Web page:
Few days ago I posted an article on my blog about using some kind of cryptographic system to protect my files on the cloud. I pointed to encfs as a long time user with some caviats and I wanted to substitute it with another more robust and secure system.
Easy to use (productivity wise) and system desktop integration are bonus points, so as an archlinux (antergos) user with kde and ubuntu user with gnome desktop I need some crypto that allows me to put some crypted file on the cloud (nextcloud, dropbox, …) and keep it synced on all my computers.
As I wrote on the article, I read this comparison table to find out what to use.
encfs has a long history, but has some minor problem that affects to cloud files. Nowdays is mantained but no longer developed. It’s audited though.
cryfs was my first choice because using kde desktop it integrates really nicely with kde-vaults, so I just had to make it work on ubuntu. Here comes the problem because ubuntu’s 18.04 cryfs current version is 0.9.9 AND archlinux’s version is 0.10.0, and files are no backwards compatible (as I previously posted).
I could compile from source and forget the problem, but I prefer to keep this packages updated from a stable repo and with known default config.
So I decide to keep using encfs even knowing its problems (I think is enough to my purpose).
Fediverse comes to help
Long story short, I read the gocryptfs website documentation, the man pages from the package and I saw something that I notice it could be useful: you can pipeline the gocryptfs password from another shell script or “program” to the gocryptfs prompt, so I imagined an scenario where I could benefit from using password-store (gpg crypted password storing system) and send the result to gocryptfs.
Final Config (so far)
So I got the gocryptfs crypted storage password from my password-store and send it to gocryptfs script to mount the volume.
$ pass /path/to/gocryptfs_password
will prompt for your gpg key password you are using to secure your passwords
$ gocryptfs -extpass "pass /path/to/gocryptfs_password" ~/your_cloud/crypted_folder ~/Personal_clear_data
will equally prompt for you gpg password and send it to gocryptfs and then it automatically mount this “~/Personal_clear_data” folder on your home folder.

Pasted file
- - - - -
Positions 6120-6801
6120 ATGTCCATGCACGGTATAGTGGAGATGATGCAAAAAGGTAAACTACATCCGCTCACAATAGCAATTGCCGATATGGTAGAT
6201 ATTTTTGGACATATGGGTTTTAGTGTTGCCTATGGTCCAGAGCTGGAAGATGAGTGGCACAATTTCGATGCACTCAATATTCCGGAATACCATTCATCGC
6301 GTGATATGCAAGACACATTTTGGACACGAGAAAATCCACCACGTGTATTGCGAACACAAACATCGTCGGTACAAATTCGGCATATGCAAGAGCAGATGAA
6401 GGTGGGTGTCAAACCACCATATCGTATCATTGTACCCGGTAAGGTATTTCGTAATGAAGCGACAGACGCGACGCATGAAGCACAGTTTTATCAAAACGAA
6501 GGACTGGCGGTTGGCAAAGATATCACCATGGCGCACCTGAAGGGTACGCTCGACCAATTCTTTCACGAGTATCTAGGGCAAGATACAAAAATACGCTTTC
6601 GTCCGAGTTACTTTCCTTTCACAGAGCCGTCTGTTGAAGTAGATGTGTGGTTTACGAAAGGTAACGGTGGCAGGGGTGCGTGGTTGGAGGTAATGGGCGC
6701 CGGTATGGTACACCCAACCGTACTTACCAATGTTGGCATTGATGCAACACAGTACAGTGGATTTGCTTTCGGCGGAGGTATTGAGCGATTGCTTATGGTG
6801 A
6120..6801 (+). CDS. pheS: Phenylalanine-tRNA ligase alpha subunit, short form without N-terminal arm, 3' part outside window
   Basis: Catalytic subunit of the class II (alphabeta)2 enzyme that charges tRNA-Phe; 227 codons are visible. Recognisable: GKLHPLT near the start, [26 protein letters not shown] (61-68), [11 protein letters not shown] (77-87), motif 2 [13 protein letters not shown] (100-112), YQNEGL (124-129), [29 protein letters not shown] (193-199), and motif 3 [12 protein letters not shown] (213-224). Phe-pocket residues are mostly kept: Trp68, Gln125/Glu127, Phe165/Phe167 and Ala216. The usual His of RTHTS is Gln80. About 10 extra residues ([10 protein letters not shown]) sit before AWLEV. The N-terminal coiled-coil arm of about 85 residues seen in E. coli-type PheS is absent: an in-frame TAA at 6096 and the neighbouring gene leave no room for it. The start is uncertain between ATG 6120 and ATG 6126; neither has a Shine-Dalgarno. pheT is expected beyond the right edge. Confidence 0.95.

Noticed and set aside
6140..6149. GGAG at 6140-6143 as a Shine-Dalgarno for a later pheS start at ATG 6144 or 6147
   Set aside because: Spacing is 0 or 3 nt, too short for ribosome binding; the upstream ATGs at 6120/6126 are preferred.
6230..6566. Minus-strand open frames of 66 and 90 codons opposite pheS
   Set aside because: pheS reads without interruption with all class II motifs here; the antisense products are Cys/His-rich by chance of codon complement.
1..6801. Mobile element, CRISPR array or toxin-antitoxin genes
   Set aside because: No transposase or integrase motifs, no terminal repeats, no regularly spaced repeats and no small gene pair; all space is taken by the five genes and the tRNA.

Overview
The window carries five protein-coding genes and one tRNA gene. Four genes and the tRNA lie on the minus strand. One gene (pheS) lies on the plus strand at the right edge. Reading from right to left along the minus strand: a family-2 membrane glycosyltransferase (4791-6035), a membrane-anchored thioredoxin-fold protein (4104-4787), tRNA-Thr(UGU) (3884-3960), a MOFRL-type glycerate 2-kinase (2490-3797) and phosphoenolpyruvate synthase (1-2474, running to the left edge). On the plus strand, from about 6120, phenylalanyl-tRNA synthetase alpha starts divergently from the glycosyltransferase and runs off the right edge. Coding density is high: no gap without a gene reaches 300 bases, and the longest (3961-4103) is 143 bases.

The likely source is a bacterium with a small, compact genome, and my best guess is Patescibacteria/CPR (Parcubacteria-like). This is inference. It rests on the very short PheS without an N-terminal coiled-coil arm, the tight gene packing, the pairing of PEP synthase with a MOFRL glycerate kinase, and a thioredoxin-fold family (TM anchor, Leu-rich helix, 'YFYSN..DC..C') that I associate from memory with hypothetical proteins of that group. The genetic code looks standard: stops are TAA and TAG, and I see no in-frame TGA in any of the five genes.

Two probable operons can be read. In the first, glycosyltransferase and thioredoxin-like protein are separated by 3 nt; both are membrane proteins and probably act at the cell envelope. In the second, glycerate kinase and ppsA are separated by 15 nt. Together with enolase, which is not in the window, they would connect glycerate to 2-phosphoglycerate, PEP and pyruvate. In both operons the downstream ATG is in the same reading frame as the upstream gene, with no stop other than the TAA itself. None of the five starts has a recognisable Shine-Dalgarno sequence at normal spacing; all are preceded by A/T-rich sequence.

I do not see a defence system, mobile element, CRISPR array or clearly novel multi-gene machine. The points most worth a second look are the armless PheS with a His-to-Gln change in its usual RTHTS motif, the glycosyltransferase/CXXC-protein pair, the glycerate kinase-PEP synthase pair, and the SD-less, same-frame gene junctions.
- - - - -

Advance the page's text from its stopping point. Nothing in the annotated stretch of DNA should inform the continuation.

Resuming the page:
You then could use a long and secure password that you dont need to remember and just write your gpg password (that should be secure enough and DO NOT may want to store on your system (kde-wallet, seahorse, …)
The next step is
Create an Alias
Alias are short names for shell comands.
~/.bashrc file adding
alias mountCFS='gocryptfs -extpass "pass /path/to/gocryptfs_password" ~/your_cloud/crypted_folder ~/Personal_clear_data && dolphin ~/Personal_clear_data'
This part opens this folder on dolphin, KDE’s default file manager. You may use your own or ask for system’s default (on kde) with
kfmclient exec ~/Personal_clear_data
$ source ~/.bashrc
Now just writing on a shell
will ask for your gpg password, mount the file system and open dolphin on this folder. You have autocomplete available on the shell, so using a good alias name (diferent from any other command) you may just write “mo” and then hit “tab” will complete the command.
Mount file system alternatives
- create desktop shortcut for the command
- use your desktop shortcut launcher (alt+f2 on KDE)
- using sirikali on both desktops
- create a /etc/fstab entry to mount on system start up (not recomended)
you should choose the option that you feel more comfortable with. Any sugestion? Please tell me ;-)
when you’ve finished working on your files you should unmount the Personal-clear-data volume. You will create another alias for this task.
alias umountCFS='fusermount -u ~/Personal_clear_data'
As usual I’ll apreciate any sugestion or correction to this article and I’ll try to answer any question you have. Please, help me to solve any grammar mistake I’d made on this article.